In 2016 and 2017, opioid overdoses killed more Americans than the Vietnam War and more than deaths due to HIV/AIDS during that epidemic´s peak in 1995. As this immense public-health crisis goes unabated, overdose deaths are increasing rapidly around the globe. By end of 2017, opioid deaths in Canada surpassed 4000 and Australia had registered the highest number of overdose deaths in twenty years. Since 2014, the number of overdose deaths in Europe has increased every year. In many other regions people die from overdose without it being properly recorded. Indeed, overdose is affecting families around the globe. In many places this goes largely undocumented.
A growing share of overdose deaths is associated with (prescribed and illicit) fentanyl, its analogues or other synthetic opioids – in Canada from 5% in 2012 to nearly 80% in 2017. Between 2009 and 2016, 25 new opioids were detected in 10 EU countries; nine of those were reported first in 2016. Among these were 18 fentalogues and eight were reported for the first time in 2016.
The present response to acute opioid overdose, if existent, is designed around the availability of the antidote naloxone. The burden of effectiveness for the actual response relies largely on professional first responders, and is characterized by 20th century communication infrastructures and tools, which do not facilitate rapid and accurately coordinated responses to overdoses. The enormous potential for volunteer action associated with the high level of awareness and concern over the opioid crisis among the public is not utilized.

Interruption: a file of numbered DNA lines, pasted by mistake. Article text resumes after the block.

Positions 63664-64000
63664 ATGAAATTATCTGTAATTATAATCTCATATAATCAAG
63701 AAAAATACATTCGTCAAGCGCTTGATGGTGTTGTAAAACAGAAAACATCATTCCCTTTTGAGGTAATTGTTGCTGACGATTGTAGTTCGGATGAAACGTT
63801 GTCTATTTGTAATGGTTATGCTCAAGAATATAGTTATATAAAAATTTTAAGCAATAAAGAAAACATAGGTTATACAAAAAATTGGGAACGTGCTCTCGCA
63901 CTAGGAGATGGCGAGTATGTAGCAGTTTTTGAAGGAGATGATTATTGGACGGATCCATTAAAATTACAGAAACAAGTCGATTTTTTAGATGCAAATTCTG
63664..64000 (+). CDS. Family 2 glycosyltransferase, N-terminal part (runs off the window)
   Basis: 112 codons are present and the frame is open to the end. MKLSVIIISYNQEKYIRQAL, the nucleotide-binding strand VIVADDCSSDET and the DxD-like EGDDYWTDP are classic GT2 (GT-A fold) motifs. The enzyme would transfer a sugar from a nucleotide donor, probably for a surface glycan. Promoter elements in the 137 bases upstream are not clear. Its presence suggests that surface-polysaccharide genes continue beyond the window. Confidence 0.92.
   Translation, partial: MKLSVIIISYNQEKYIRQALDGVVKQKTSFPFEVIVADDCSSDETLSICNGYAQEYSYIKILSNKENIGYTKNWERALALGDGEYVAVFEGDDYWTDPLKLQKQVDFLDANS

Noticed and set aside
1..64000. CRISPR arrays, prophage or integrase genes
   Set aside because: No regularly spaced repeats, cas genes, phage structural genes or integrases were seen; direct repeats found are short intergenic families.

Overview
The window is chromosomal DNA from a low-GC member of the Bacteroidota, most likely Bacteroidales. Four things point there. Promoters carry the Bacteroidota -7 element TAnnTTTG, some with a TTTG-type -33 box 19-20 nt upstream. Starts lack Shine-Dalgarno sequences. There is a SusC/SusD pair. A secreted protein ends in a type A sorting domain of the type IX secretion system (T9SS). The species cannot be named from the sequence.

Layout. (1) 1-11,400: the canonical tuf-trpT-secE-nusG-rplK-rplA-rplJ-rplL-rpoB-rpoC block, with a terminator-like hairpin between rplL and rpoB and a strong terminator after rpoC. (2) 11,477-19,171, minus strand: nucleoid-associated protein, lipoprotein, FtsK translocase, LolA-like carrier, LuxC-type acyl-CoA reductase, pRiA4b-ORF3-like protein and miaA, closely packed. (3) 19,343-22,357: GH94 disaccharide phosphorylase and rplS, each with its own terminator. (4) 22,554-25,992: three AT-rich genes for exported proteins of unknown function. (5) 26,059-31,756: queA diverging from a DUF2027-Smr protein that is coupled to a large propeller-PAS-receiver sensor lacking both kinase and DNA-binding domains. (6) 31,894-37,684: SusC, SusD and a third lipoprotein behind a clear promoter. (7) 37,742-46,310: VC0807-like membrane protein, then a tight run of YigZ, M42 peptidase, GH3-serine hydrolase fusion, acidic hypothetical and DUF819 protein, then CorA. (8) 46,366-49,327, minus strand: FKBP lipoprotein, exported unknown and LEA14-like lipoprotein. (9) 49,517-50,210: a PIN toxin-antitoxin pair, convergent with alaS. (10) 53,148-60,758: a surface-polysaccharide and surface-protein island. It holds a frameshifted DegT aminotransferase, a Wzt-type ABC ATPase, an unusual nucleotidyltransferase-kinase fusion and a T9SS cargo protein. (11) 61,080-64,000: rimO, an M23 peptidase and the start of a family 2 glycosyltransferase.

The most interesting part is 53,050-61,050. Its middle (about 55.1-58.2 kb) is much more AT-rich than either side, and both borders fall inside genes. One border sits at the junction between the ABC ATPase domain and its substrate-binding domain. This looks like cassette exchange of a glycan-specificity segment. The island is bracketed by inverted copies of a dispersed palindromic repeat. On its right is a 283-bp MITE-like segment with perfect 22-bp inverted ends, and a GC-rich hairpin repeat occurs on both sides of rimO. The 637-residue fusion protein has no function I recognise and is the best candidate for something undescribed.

We are developing a suite of mobile tools to combat the opioid overdose epidemic. The core application concerns OD Buster, which connects people in need of help with an overdose with naloxone carrying volunteers in the vicinity, in real-time. At this point, we are testing the first prototype of OD Buster.
In response to the increasing proliferation of fentalogues (fentanyl and its analogs), we have started developing FenChecker, a mobile mapping and information app that people who use drugs (PWUD) can use to check for and report the presence of fentanyl in their neighborhood.